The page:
Of course, 1504 attracted industrial vitriol from the usual suspects -- companies used to doing business behind a cloak of secrecy were not thrilled at the prospect of having to open their ledgers. Industry concerns aside, the provision enjoyed strong bipartisan support from legislators, including Sens. Richard Lugar (R-Ind.); Ben CardinBenjamin (Ben) Louis CardinCan new US Strategy on Women, Peace & Security give women a real seat at the table? Ask Afghan women Maryland lawmakers slam 'despicable' Trump remark about journalists on newsroom shooting anniversary Democrats leery of Sanders plan to cancel student loan debt MORE (D-Md.); Patrick LeahyPatrick Joseph LeahyLawmakers pay tribute to late Justice Stevens Trump administration denies temporary immigrant status to Venezuelans in US Epstein charges show Congress must act to protect children from abuse MORE (D-Vt.); and Congressman Barney Frank (D-Mass.).

Earlier in the season, ending tax breaks for oil companies was proposed as a means of raising revenue against looming budget deficits. The proposal was expected to raise $12 billion by eliminating a domestic manufacturing tax deduction for big oil companies such as BP, Exxon Mobil, Shell, Chevron and ConocoPhillips, and $6 billion by ending deductions for taxes paid to foreign governments. Proponents of the plan argued that oil companies are able to disguise foreign royalty payments as taxes, in order to reduce their tax liability.

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Such disguises and obfuscations of operating payments, sales, profits and taxes owed and paid to foreign governments are a major part of the United States government's tax collection problem.

This week, Sen. Carl LevinCarl Milton LevinListen, learn and lead: Congressional newcomers should leave the extremist tactics at home House Democrats poised to set a dangerous precedent with president’s tax returns The Hill's 12:30 Report — Sponsored by Delta Air Lines — White House to 'temporarily reinstate' Acosta's press pass after judge issues order | Graham to take over Judiciary panel | Hand recount for Florida Senate race MORE (D-Mich.) introduced his signature Stop Tax Haven Abuse Act, which seeks to take a bite out of the nation's estimated $100 billion annual loss in uncollected tax revenue through offshore tax haven abuse. The bill includes new language that would require SEC-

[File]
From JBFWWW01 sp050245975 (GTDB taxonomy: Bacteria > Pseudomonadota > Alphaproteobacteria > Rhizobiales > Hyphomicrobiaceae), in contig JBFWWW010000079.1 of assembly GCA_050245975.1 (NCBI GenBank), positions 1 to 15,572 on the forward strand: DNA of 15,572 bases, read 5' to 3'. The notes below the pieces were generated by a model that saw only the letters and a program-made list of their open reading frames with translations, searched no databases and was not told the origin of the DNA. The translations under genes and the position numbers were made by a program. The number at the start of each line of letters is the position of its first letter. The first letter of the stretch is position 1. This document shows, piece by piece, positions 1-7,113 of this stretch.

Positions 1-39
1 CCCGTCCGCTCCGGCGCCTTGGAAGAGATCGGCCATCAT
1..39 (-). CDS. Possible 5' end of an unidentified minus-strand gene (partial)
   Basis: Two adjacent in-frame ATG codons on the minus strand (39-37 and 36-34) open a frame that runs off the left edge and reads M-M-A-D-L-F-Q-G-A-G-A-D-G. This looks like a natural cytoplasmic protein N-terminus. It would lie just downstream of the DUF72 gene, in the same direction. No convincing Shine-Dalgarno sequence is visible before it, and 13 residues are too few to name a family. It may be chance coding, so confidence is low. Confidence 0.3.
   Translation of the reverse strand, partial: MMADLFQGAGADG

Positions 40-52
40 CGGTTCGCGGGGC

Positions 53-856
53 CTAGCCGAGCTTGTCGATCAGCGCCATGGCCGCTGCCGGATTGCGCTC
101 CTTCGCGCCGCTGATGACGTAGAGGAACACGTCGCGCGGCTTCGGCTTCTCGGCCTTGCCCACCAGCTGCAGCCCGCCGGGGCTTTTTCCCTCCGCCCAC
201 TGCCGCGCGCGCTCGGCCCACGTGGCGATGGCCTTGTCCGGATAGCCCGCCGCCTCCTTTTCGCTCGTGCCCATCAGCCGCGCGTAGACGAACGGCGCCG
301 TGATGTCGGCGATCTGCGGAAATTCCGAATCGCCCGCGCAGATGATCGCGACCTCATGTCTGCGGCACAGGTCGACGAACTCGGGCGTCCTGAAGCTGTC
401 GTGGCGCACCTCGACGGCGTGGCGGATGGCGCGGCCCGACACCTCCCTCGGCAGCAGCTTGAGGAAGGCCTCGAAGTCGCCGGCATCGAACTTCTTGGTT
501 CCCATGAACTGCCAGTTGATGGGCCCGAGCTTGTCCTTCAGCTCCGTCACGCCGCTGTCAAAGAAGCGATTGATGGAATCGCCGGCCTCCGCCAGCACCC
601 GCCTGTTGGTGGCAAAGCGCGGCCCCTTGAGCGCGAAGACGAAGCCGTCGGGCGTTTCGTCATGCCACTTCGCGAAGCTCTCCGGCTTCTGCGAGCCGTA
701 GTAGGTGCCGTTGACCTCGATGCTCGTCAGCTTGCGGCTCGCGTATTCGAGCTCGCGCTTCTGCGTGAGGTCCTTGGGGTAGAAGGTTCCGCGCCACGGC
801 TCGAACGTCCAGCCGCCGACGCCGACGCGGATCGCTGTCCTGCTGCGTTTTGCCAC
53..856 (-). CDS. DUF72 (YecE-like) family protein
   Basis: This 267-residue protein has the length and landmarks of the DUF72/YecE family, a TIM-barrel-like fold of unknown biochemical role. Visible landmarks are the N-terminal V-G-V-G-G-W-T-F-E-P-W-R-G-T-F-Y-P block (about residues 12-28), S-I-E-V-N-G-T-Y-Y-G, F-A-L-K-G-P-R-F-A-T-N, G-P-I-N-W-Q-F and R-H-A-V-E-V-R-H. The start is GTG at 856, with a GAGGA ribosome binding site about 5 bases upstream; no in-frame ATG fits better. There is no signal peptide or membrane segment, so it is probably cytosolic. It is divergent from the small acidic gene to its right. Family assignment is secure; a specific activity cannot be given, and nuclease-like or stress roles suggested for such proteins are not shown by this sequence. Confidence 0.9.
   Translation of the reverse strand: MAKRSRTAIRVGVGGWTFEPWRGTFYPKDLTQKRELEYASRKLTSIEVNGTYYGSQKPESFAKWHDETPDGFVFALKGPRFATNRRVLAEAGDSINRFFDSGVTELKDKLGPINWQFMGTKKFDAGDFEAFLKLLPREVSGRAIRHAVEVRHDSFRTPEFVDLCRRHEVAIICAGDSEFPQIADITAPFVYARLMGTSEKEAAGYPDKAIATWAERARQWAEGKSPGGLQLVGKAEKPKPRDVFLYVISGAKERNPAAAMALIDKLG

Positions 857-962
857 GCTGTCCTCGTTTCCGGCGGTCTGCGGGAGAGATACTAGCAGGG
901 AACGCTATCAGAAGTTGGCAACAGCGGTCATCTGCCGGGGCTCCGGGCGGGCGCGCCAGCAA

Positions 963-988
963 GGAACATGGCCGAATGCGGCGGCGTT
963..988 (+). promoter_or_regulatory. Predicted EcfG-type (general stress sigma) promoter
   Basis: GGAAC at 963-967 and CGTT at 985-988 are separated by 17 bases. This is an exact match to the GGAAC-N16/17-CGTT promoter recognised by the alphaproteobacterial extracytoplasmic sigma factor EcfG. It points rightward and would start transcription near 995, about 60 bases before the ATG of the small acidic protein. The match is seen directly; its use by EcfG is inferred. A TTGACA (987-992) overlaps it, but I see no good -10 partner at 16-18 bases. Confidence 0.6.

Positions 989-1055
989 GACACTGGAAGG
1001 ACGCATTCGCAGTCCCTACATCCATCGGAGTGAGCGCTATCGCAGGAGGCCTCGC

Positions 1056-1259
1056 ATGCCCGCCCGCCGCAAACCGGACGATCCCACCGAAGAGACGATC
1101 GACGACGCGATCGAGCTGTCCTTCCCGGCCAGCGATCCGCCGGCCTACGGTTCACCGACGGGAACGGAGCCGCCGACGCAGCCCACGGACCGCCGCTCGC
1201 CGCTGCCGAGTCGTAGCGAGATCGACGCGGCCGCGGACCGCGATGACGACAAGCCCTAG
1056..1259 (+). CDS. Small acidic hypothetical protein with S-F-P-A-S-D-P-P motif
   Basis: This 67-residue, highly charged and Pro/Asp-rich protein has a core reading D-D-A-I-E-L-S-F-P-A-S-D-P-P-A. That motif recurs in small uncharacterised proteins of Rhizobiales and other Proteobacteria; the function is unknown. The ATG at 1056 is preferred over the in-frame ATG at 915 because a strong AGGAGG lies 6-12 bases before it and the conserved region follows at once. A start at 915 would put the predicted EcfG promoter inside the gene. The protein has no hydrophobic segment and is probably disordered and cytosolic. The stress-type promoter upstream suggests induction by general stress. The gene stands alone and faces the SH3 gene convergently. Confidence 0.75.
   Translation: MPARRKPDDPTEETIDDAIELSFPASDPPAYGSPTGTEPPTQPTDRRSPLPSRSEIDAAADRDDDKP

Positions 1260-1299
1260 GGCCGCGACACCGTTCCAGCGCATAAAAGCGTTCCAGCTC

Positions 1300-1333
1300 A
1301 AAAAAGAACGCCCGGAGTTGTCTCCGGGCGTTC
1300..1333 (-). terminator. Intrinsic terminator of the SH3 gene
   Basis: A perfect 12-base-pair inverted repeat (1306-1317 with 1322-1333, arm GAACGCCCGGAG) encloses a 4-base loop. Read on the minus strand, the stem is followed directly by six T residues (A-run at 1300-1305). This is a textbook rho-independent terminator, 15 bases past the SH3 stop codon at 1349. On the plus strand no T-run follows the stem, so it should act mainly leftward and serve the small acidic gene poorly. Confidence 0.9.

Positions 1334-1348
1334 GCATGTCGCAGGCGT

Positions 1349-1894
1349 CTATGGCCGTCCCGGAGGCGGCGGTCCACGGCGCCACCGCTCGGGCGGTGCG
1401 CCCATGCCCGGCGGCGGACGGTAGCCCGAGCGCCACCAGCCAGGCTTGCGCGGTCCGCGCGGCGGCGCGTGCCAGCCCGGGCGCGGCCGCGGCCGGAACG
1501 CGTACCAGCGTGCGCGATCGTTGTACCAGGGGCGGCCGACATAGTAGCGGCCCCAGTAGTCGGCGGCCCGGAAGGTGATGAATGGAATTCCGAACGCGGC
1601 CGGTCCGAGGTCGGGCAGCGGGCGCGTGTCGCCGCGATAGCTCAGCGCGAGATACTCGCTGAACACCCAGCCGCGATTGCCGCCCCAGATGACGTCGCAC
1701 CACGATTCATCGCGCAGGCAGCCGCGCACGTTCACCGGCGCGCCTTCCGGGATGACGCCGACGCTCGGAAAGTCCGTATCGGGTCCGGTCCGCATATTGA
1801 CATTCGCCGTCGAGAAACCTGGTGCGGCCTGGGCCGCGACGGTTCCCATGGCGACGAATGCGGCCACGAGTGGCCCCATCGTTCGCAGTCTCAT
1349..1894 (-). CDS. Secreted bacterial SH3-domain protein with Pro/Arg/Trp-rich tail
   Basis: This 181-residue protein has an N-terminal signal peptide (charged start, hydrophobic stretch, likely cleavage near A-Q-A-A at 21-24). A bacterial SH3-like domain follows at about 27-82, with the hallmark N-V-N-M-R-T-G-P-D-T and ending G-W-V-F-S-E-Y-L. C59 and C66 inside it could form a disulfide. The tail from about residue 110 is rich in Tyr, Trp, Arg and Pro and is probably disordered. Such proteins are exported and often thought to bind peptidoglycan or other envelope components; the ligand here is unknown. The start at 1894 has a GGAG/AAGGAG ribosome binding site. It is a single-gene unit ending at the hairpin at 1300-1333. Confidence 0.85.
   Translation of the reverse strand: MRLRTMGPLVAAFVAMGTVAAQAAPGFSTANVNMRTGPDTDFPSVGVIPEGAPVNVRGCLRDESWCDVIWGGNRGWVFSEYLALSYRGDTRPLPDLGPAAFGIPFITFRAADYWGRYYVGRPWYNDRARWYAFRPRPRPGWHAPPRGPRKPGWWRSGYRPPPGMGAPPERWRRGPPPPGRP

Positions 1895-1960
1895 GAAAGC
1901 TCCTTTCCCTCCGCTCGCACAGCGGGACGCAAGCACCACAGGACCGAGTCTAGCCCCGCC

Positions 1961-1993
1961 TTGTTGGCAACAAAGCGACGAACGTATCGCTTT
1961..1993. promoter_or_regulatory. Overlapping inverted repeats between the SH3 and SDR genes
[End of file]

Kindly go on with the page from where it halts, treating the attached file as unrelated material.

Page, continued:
registered corporations to report on their employees, sales, purchases and financing arrangements on a country-by-country basis. The logic behind such measures being that greater transparency will enable both U.S. and foreign tax collection authorities to spot profit shifting shenanigans that companies engage in to avoid paying their fair share of taxes.

In addition to 1504 and the Levin bill measures, momentum on the financial transparency issue is growing: Hong Kong put its own version of 1504 into effect roughly this time last year, requiring any petroleum and mineral companies listing with the Hong Kong stock exchange for the first time to report significantly more details about operations including taxes, royalties and other payments made to governments on a country-by-country basis. The EU is working on its own version of a 1504-type bill.

It is increasingly obvious that letting multinational companies operate on an honor system is bad business. Instituting Section 1504 and passing the Stop Tax Haven Abuse Act would strengthen U.S. and foreign government tax collection, inform global investment strategies, and foster good governance in the developing world -- a key component in a stable global economic recovery.

No more waiting. The SEC should issue a formal rule for implementation of 1504, as it is required to do under the Dodd Frank bill, and get the ball rolling.

Monique Perry Danziger is the Communications Director for Global Financial Integrity.